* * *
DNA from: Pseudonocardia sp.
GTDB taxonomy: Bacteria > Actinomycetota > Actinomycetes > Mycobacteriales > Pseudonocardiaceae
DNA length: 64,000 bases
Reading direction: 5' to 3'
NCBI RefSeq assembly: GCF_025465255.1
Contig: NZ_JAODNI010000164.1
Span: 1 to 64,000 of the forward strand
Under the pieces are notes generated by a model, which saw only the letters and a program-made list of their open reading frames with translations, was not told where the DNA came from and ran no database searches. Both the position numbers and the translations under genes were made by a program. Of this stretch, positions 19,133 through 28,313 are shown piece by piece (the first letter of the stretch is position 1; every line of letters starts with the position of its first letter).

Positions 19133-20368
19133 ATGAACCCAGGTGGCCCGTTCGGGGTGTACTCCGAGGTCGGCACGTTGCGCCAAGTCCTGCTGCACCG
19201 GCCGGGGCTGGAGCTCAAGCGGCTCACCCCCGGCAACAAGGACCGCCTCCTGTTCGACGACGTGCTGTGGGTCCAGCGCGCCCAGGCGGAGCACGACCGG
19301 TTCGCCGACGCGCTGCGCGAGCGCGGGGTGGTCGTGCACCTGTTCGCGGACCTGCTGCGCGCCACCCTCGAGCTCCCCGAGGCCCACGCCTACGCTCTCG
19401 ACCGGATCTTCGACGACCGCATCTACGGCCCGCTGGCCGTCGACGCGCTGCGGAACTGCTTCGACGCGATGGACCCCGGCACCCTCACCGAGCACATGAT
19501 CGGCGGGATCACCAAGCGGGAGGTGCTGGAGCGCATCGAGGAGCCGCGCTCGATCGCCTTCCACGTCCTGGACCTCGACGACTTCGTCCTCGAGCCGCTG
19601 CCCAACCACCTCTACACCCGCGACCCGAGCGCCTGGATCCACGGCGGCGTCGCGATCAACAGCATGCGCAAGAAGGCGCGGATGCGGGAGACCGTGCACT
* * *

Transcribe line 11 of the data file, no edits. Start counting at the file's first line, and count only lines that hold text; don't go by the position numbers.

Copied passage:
19201 GCCGGGGCTGGAGCTCAAGCGGCTCACCCCCGGCAACAAGGACCGCCTCCTGTTCGACGACGTGCTGTGGGTCCAGCGCGCCCAGGCGGAGCACGACCGG